College Cry Closet

Paxilpapa

Serenity, through modern chemistry
#2
It was the only place we didn't wear our Campaign Hat!!!

I remember how harsh CS is on razor burn.... and its nauseating smell even hours later... fun times!!!!
 

Boss 302

Pursuit Driver
#5
It was the only place we didn't wear our Campaign Hat!!!

I remember how harsh CS is on razor burn.... and its nauseating smell even hours later... fun times!!!!
During my 29 years in the Army, I never went through the gas chamber. My last name isn't Fox just because I'm good looking.
 

Paxilpapa

Serenity, through modern chemistry
#7
During my 29 years in the Army, I never went through the gas chamber. My last name isn't Fox just because I'm good looking.
I made up for your good fortune. I went thru every ten weeks with the trainees. Once with CN, once with CS, then on the low crawl course with CS again. We had to wash our fatigues before taking them to the laundry for starching and pressing! I loved that job, but two years was plenty for me.
 

J-man

This post will self-destruct in 5, 4, 3, 2, 1....
Staff member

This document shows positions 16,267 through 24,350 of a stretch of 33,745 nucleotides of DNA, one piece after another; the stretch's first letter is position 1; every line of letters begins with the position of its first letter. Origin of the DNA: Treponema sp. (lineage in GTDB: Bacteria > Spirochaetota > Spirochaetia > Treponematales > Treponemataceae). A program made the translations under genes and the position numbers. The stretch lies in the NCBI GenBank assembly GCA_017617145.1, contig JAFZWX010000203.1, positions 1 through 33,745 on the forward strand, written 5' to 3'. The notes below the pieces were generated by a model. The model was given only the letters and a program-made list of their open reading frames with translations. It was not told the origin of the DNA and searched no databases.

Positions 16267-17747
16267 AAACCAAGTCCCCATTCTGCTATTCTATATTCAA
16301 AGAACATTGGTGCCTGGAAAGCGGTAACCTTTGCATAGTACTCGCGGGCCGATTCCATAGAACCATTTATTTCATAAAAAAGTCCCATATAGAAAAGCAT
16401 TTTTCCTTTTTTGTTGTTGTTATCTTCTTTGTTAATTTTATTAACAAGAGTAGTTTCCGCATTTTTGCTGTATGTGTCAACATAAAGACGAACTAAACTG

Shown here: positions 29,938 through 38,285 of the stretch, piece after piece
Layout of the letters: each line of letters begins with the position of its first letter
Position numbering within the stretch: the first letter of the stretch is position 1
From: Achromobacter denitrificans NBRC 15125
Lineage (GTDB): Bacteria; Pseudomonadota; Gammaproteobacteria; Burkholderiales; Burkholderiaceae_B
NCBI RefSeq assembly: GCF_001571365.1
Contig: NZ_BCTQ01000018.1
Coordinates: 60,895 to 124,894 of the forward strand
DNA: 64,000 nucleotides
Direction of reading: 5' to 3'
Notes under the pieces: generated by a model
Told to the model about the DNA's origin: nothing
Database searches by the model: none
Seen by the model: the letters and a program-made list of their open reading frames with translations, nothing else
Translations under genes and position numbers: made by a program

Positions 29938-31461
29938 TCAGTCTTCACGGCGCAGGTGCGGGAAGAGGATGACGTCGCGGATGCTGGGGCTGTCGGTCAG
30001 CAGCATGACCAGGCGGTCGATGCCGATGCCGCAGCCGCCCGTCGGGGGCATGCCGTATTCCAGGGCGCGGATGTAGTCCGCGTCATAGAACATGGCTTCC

#8
Going inside is one thing, going inside and removing your mask then carrying on a conversation with others is quite another...and that's was just with the "training gas." I often wondered just had terrifying it had to have been for those in the trenches during WWI.
 

Boss 302

Pursuit Driver
#9
I made up for your good fortune. I went thru every ten weeks with the trainees. Once with CN, once with CS, then on the low crawl course with CS again. We had to wash our fatigues before taking them to the laundry for starching and pressing! I loved that job, but two years was plenty for me.
My son was a drill at Ft. Jackson for 3 years. He spent a lot of time in the gas chamber. I never had a desire to be a drill sergeant.
 
#10
Going inside is one thing, going inside and removing your mask then carrying on a conversation with others is quite another...and that's was just with the "training gas." I often wondered just had terrifying it had to have been for those in the trenches during WWI.
When I was in my early teens, I tried earning money cutting grass. One gentleman that hired me was very elderly fellow by the name of Mr Wright. (not that one, another one!) One day he invited me in and we started talking and I found that in WWI he had been in the Gas Warfare group in France. After the Germans would shoot bottles of gas over the lines, he and his team would go out and collect the empty bottles and take them back to their labs behind the lines and test them to see if the Germans were using anything new. Several times he was on the battlefield when the Germans would start shooting them again and he described the "Whoosh, whoosh, whoosh" of the spinning bottles flying by low overhead while you prayed your mask would protect you. One of the most interesting afternoons I've ever spent and gave me a view of WWI you can't get from Hollywood.
 
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